Determine Output Voltage Waveform for DC Restorer Circuit

Discussion in 'Homework Help' started by ElectronicGuru, Feb 22, 2015.

  1. ElectronicGuru

    Thread Starter New Member

    Sep 26, 2014
    I need to draw the output voltage waveform where the input voltage waveform is the following:
    Screen Shot 2015-02-22 at 10.04.59 AM.png

    The circuit is shown below:
    Screen Shot 2015-02-22 at 10.05.06 AM.png

    I recognize that this is a DC restorer circuit. When VI is high, the diode (assuming ideal diode model) will be a short, so we'll have a capacitor and resistor in series. When VI is low, the diode will be reverse biased, leaving us with an open circuit in which all of VI + VC will appear across Vo, assuming the capacitor is charged.

    The solution for this problem is the following:

    Screen Shot 2015-02-22 at 10.10.51 AM.png

    I'm thrown off by this solution for two reason:

    1. When the input waveform starts at -10 V, we have an open circuit. So all of the -10 V input should appear across this open circuit since we have not charged the capacitor yet, but the solution states that -20 V will appear across Vo initially. Perhaps I'm supposed to assume the capacitor is already charged, but if I don't, would I be correct in thinking that -10 V would be at the output initially?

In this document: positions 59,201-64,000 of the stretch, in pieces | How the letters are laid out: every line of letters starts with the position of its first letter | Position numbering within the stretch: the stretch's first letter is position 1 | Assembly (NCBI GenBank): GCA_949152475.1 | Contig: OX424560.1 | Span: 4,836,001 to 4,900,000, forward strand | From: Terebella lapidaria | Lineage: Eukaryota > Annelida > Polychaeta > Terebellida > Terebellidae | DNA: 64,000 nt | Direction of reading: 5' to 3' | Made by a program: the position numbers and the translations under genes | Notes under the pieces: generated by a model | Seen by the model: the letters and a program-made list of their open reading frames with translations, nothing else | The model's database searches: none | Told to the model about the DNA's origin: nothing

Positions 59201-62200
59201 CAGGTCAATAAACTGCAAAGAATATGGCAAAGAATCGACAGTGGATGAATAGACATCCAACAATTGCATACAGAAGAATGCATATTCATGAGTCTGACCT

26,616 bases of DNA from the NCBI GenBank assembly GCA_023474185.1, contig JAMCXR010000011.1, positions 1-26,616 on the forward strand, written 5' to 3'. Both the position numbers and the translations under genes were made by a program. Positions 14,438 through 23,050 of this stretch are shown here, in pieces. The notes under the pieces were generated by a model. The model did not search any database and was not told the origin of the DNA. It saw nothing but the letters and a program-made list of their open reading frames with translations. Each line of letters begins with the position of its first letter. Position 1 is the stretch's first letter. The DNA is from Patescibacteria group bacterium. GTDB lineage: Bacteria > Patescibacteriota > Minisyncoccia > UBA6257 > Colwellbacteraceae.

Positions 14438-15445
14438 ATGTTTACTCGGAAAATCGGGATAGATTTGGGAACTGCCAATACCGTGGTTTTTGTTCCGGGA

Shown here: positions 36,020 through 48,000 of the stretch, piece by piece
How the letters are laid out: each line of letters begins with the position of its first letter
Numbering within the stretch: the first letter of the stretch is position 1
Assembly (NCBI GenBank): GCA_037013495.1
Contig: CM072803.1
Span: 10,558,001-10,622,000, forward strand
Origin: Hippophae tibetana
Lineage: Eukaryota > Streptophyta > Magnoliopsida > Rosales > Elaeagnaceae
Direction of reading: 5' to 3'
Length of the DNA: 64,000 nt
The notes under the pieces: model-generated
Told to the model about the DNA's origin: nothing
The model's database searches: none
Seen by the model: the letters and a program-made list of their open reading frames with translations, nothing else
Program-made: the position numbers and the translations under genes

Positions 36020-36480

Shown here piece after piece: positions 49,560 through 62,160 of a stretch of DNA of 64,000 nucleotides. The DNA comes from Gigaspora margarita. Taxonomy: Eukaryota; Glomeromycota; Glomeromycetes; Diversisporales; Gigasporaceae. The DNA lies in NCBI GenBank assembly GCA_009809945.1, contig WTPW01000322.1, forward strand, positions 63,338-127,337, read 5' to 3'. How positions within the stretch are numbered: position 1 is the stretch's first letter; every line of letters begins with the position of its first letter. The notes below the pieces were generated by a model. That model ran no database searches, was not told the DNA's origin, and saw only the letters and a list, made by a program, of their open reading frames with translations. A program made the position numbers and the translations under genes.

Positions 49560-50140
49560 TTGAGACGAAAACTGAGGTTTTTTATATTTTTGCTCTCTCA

2. When VI goes to 10 V, we'll have a short circuit through which the capacitor is charged. But then I'm thrown off by the resistor: when does it come into play with regard to exponential decay (RC circuit)? Does no decay occur here? If so, why?​
  2. shteii01

    AAC Fanatic!

    Feb 19, 2010
    I see lots of thinking and guessing, and not enough math. Do the math.
  3. crutschow


    Mar 14, 2008
    1. The solution is the steady-state solution after many cycles. It is not the initial waveform.

    2. The resistor comes into play when the diode is forward bias. It determines the amount the capacitor charges each cycle until it reaches the steady-state value.
  4. WBahn


    Mar 31, 2012
    Assume that the frequency of the waveform is very low such that the period is many, many time constants. This will let you ignore the transients and focus on the steady state solution for each half of the input waveform.